A case can be made that Kentucky's biggest rival isn't Louisville or North Carolina or Florida. It's the NBA, which plucks off the best players each year, leaving UK as college basketball's Sisyphus pushing that one-and-done rock back up the hill every season.
So it came as a pleasant surprise last spring when Terrence Jones and Doron Lamb chose to return to Kentucky for their sophomore seasons.
As UK Coach John Calipari explained, the decisions had as much to do with improving their NBA stock as furthering the Cats' basketball interests.
"Terrence set a goal," Calipari said late this summer. "He wanted to be a top-10 draft pick, and it wasn't going to happen."
The legwork UK did suggested Jones would be taken somewhere in the middle of the first round, while Lamb was no sure first-rounder, Calipari said. So each player decided to come back in hopes of being more highly coveted in 2012.
"I think both of them were smart," Calipari said. "... Now you've got to take advantage of it."
Instead of assuming they are the big men on UK's campus this coming season, Jones and Lamb need to work diligently to turn NBA heads.
"I am going to compete every day and (against) everyone I go against," the UK coach said of the attitude he'd like to see. "I'm not here just to play, now. I came back for a reason."
Calipari noted that not every player wants to put in the work necessary to be a standout. Some players might shy from the pressure that comes with being perceived as one of the best.
Or as the UK coach put it, "See the girls, go out to the clubs (and) play a little bit."
But Calpari suggested Jones understands the difference between being a good player and being an All-American.
"He's on that path right now," Calipari said. "I'm loving it because I'm seeing him physically grow. I'm seeing him mature as a person ... . I'm really proud of what he's doing."
As for Lamb, he's been prodded for more effort by Calipari since the exhibition tour of Canada in August of 2010. UK fans may recall Calipari chastising Lamb for insufficient effort in the pre-game warmup before the first exhibition.
The prodding continues. "If he's in great condition and he has a sense of urgency, he's our best basketball player," Calipari said.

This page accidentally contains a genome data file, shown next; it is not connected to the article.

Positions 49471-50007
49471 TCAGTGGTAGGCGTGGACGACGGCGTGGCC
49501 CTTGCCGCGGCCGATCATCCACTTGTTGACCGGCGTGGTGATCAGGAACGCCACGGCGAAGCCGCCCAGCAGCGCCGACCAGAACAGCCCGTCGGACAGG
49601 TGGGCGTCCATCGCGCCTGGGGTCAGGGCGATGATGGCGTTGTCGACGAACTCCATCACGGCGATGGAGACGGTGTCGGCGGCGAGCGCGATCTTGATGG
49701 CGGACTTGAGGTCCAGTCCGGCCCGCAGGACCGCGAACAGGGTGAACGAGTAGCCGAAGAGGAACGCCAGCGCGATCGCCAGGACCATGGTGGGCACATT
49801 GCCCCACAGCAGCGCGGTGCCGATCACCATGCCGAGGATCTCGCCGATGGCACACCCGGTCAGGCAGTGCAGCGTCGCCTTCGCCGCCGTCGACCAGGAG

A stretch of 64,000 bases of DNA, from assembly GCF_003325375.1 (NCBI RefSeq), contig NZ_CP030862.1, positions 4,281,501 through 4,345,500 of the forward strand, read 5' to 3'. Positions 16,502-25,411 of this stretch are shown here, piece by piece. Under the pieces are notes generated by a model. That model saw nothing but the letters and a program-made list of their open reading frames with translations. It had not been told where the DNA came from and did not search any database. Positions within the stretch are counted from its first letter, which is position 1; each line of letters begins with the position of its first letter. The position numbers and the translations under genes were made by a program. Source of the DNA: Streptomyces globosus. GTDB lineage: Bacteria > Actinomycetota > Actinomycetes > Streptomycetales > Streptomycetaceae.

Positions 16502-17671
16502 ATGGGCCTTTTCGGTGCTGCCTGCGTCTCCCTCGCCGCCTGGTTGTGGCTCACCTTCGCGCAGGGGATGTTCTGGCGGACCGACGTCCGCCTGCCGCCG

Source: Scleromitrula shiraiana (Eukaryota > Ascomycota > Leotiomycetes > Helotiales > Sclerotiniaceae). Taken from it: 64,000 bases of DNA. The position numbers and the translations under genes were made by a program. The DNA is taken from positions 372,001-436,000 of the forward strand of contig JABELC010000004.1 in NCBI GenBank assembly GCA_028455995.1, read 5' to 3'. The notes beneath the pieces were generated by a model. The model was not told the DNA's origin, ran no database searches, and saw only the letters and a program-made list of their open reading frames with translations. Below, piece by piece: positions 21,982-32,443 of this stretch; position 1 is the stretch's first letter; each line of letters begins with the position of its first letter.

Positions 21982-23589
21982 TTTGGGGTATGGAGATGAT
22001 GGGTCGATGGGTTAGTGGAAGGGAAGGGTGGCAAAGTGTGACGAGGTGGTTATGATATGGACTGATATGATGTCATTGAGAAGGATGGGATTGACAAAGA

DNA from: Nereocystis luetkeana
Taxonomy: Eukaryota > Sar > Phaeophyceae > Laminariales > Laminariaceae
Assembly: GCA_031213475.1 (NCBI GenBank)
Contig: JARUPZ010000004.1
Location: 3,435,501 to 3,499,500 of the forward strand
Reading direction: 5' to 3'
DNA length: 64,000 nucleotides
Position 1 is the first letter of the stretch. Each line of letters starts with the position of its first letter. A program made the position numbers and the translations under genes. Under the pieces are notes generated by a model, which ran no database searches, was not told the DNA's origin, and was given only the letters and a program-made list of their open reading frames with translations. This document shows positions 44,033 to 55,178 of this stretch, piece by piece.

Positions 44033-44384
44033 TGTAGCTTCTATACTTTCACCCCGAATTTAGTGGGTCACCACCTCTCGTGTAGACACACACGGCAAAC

The UK coach suggested that Lamb might not be the team's fastest runner or best ball handler or, perhaps, even the best shooter.
"But as far as knowing the game, having a feel for the game of basketball, he'll have it," Calipari said. "He may be one of the top five in the country.
"Now, will he have the sense of urgency? ... That's why we keep challenging: Do you want to be the best? You have the ability to be the best. Go do it."
When asked why Lamb has not shown a zeal for the game, Calipari noted how some players can be productive without a noticeable passion.
"If something has come easy for you, you've never had to fight," the UK coach said. "Why would you fight?"
Point guard depth
At this early stage of preparation for the 2011-12 season, John Calipari identified backup point guard as an apparent void to be fill.
Ryan Harrow, the transfer from N.C. State, will be the backup point guard in practice. He gives presumed starter Marquis Teague a challenge each day but, Harrow must sit out this season.
So if Teague gets in foul trouble or sprains an ankle, UK's point guard is ... ?
"We've got to figure that out," Calipari said.
The UK coach mentioned Doron Lamb as a possible candidate for backup point guard duty. He also spoke of Darius Miller, who he said could get time at any of the five positions depending on the opposition.
Transfer Twany Beckham and Jarrod Polson are candidates, too.
"I'm not going to give it to somebody," Calipari said before adding a cryptic, "If they're not good enough, we'll look elsewhere."
Hood in 2011-12?
Junior guard Jon Hood tore an anterior cruciate ligament this summer. He remains hopeful of joining the UK team as an active player this coming season.
"I would tell you if he were able to play 75 percent of the season, you come back and play," John Calipari said. "If you're not able to play 75 percent of the season or more, then you don't come back and play."
Hood played sparingly in his first two UK seasons. But Calipari spoke of Hood as a productive contributor sometime in the future.
"All I know is before Jon leaves here, he should be leaving his mark on this program," the UK coach said.
'Not a socialist'
Don Meyer, who retired with a coaching record of 923-324, brought a lifetime perspective to the ongoing shuffle of college teams in conferences as one of the guest speakers at the Kentucky Association of Basketball Coaches clinic last weekend.
"We're all disgusted, I know, with what's going on in the leagues," he told the coaches.
After his riveting speech, Meyer explained.
"It's just an example of greed, and the fact college athletics is a professional thing, now," he said.
Meyer noted the influence of TV money, particularly ESPN's ownership of the Texas Longhorn network, which convulsed the Big 12 Conference. What are other Big 12 athletic programs supposed to think when Texas hoards money from its own TV network.
"I'm not a socialist," Meyer said, "but you've got to be fair about it."
Money trumps all